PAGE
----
ATLANTA -- We're less than three hours to tipoff at the Georgia Dome. Let's look at Duke-LSU in nerd-vision and see what the statistics yield (remember, tempo is possessions per 40 minutes, offensive efficiency is points per 100 possessions, defensive efficiency is points given up per 100 possessions, and all stats are the latest from kenpom.com):
Team Tempo (Rk.) OEff. (Rk.) DEff. (Rk.) Duke 72.3 (25) 119.5 (1) 89.5 (17) LSU 69.8 (88) 111.1 (39) 87.7 (9) * Rk. is national ranking in all of D-I
WHAT IT MEANS: The Blue Devils and Tigers play at similar speeds and have nearly equal defenses -- but Duke's offense is significantly more efficient. It would be in LSU's best interest to slow the game down and minimize the gap.
Now, let's examine it from a point-distribution angle (all figures are percentages) when each team has the ball:
WHAT IT MEANS: Now this is important. The points that the Blue Devils typically yield are arrayed almost exactly how LSU would prefer to score, which is a great thing for the Tigers. They live mainly off of 2s, where the Blue Devils are weakest, and hardly at all off of 3s, where Duke is the stingiest squad in the nation.
We'll revisit this data at the end of the night. If the Tigers follow their standard game plan and keep the pace slow, an upset will be in the works. If LSU's guards can't run the offense through Big Baby, and Duke pushes the tempo, the Blue Devils will win in a rout.
Here was Cincinnati president Nancy Zimpher's comment on Huggins after he left the school in August -- alluding to both Huggins' and his players' run-ins with the law: "We expect our coaches to be role models, and we expect our students to be role models. We make no apologies for setting high standards."
What will K-State say? That, simply, "We expect to win"?
ATLANTA -- It's gloomy outside on game day, and my "road stereo" -- a red Tivoli Songbook and an iPod -- is filling my seventh-floor room in the Hyatt with sound. I scrolled past the artist "Gib and Izzy" on my 'pod earlier and laughed. G&I was the name of Texas point guard Daniel Gibson's amateur hip-hop act in Houston (with Izzy being his cousin, Isreal Chandler). Gibson gave me a couple of tracks back in October while I was interviewing him for SI, and I promised not to share them with the world. I'll keep honoring the pact.
Gibson's influence was H-town chopped-and-screwed music (G&I's lyrics were rapped over Lil' Flip's Game Over), hence the Screwston, Tx., hat he likes to sport backwards. I still have Lil' Flip on my iPod too, and it got me thinking about all the music that's made its way into our basketball coverage in the past year.
Most -- but not all -- of it has been hip-hop-related. J.J. Redick's car stereo was playing Journey's Don't Stop Believin' when SI's Grant Wahlfollowed Duke in October, but Redick told Matt Waxman that his fave artist is Kanye West and his preferred poet is Tupac. If you doubt the importance athletes place on hip-hop, Wahl told me that one of first things UNC's Rashad McCants said to him on the floor after winning last year's national title was, "Jay-Z's here" -- because the Jiggaman had made the trip to St. Louis and was in the stands with Beyonce.
When I hopped into Glen "Big Baby" Davis' Dodge Magnum a few weeks ago, he said, "Just roll with the big fella," and exclusively spun one disc -- Lil' Wayne's Tha Carter, Vol. 2. "This is Louisiana music," Davis said, and I kept hearing Lil' Wayne cuts everywhere I went on that trip. I sat near Davis as he had a tattoo of his mother, Toyna, inked onto his chest at Effum Body Works in Baton Rouge, and LSU wide receiver Dwayne Bowe -- who had randomly strolled in for a tat of his own -- was standing next to me, ham-rapping Wayne's Best Rapper Alive into Big Baby's grill to take his mind off the pain of the needle. As a kid, though, Davis was into James Brown: He hooked me up with the video at right (click the pic to play it), from his sixth-grade talent show, of him lip-syncing and deftly dancing to Get Up (I Feel Like A Sex Machine).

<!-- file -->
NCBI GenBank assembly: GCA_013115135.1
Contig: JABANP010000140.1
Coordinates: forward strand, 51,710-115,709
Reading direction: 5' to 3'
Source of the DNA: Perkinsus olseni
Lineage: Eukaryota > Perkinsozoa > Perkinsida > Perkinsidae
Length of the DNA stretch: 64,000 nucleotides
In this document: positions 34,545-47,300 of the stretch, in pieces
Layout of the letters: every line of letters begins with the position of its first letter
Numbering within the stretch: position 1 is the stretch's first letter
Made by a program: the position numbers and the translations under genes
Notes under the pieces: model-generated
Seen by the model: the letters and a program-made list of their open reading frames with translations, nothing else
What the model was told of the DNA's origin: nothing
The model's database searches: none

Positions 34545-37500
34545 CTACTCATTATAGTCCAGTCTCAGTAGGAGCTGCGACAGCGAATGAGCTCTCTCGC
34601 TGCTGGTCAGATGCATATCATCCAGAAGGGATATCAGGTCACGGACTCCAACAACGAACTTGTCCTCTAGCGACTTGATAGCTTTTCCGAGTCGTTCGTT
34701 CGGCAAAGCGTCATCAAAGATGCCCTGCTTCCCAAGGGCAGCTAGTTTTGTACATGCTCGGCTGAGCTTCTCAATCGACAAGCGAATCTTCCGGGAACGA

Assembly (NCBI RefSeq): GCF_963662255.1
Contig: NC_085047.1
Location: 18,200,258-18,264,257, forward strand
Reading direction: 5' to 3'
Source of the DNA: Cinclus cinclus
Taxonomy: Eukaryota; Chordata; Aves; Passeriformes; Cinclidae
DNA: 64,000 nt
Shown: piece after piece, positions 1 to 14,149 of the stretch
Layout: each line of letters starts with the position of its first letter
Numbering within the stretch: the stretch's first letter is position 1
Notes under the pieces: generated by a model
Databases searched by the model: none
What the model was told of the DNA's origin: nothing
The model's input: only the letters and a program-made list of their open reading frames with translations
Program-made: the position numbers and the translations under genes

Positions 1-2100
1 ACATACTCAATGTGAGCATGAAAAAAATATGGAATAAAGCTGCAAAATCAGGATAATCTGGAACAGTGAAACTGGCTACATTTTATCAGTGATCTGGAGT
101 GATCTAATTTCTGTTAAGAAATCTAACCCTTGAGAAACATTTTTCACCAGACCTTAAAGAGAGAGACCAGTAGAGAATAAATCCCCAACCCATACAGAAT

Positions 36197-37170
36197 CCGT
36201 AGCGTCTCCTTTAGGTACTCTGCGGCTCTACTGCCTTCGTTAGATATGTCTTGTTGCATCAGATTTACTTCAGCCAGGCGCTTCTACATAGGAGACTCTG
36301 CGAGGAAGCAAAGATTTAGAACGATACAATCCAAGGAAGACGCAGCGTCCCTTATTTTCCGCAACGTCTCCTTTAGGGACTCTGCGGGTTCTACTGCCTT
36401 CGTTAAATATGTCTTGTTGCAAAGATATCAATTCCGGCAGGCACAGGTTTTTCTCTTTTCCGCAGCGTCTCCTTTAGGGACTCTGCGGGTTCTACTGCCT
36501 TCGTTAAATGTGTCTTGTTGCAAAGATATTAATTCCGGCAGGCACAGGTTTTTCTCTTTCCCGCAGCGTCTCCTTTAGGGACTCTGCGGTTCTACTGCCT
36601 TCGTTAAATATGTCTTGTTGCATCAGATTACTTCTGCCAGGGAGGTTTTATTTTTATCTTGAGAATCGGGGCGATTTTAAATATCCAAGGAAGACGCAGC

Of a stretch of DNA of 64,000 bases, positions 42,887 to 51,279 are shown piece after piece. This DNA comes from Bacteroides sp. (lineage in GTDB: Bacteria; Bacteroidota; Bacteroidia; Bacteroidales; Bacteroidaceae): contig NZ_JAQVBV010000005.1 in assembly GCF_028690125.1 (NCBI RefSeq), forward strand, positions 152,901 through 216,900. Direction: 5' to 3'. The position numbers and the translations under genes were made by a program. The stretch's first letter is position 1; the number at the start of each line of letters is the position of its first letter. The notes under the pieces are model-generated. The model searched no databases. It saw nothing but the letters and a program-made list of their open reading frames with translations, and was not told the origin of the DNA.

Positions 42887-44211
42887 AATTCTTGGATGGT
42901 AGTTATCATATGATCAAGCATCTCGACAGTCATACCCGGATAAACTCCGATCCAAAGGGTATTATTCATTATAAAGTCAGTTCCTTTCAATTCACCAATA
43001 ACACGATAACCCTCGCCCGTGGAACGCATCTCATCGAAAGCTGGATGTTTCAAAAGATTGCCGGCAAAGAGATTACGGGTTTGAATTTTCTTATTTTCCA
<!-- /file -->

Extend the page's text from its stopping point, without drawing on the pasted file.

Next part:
Vanderbilt's Mario Moore, quite possibly the most professional musician in the college game, vented his frustration with his portrayal in the Nashville media by posting rap tracks on his myspace.com page. The song Tell Me, which has since been removed from the page, had the opening lines,
You think you know me/ You think you know what my life's like/ What I go through day to day/ Or do you know what the papers say?
Even older white men were not immune from the hip-hop craze -- the 56-year-old George Mason head coach, Jim Larranaga -- got into the music act this year. Stewart Mandel gave us the report of Larranaga playing a Big Boi cut (!!) -- the Purple Ribbon All-Stars' Kryptonite -- on the locker room stereo to pump up his Patriots before they faced North Carolina.
Gonzaga's Adam Morrison, meanwhile, is a professed fan (to Wahl and others) of the now-defunct Rage Against the Machine, which rose to fame (and heavy rotation in my Sony Discman) in the mid-1990s with its blend of hip-hop and metal. Perhaps Morrison's signature 'do -- which, to my amazement, still draws the ire of some short-haired fans and sportswriters -- is the white-boy version of RATM frontman Zach De La Rocha's Chicano dreads. West Virginia's Kevin Pittsnogle is as tattooed as De La Rocha's rap/metal-peer Anthony Kiedis, but I get the feeling, from Pittsnogle's wedding photos, that he might be more of a Z.Z. Top kind of guy.
What I'm still waiting to find, however, is a modern-day Bill Walton. Blogger Ace Cowboy sent us the cell phone pic at right from Monday's Allman Brothers Show at the Beacon Theater, showing a jubilant Walton with his arms thrust in to the air during a jam. Ex-Bruin Walton was one of the college game's greatest players -- and is still one of the jamband community's biggest celebrity fans, an avowed Deadhead and, obviously, an Allmans-head as well. Readers, does the hippie still have a place in NCAA basketball, or is it completely a hip-hop world? For all the famous Phish shows at college arenas -- like Illinois' Assembly Hall or Wright State's Nutter Center -- I've yet to find a Phish-head hoopster. Does one exist?
The Road Stereo
The Tivoli stereo here in the room is winding down on my road-trip album of the week, Loose Fur's Born Again In the USA (the trio of Jim O'Rourke and Wilco's Jeff Tweedy and Glenn Kotche). I've been alternating between that album and Destroyer's Rubies for a few days now, and I fear that indie-rock, despite my efforts to keep it alive in the Blog, is also sorely under-represented in the college game. As Big Baby said to me during that car ride, "Your music is called indie rock? What the hell is that?"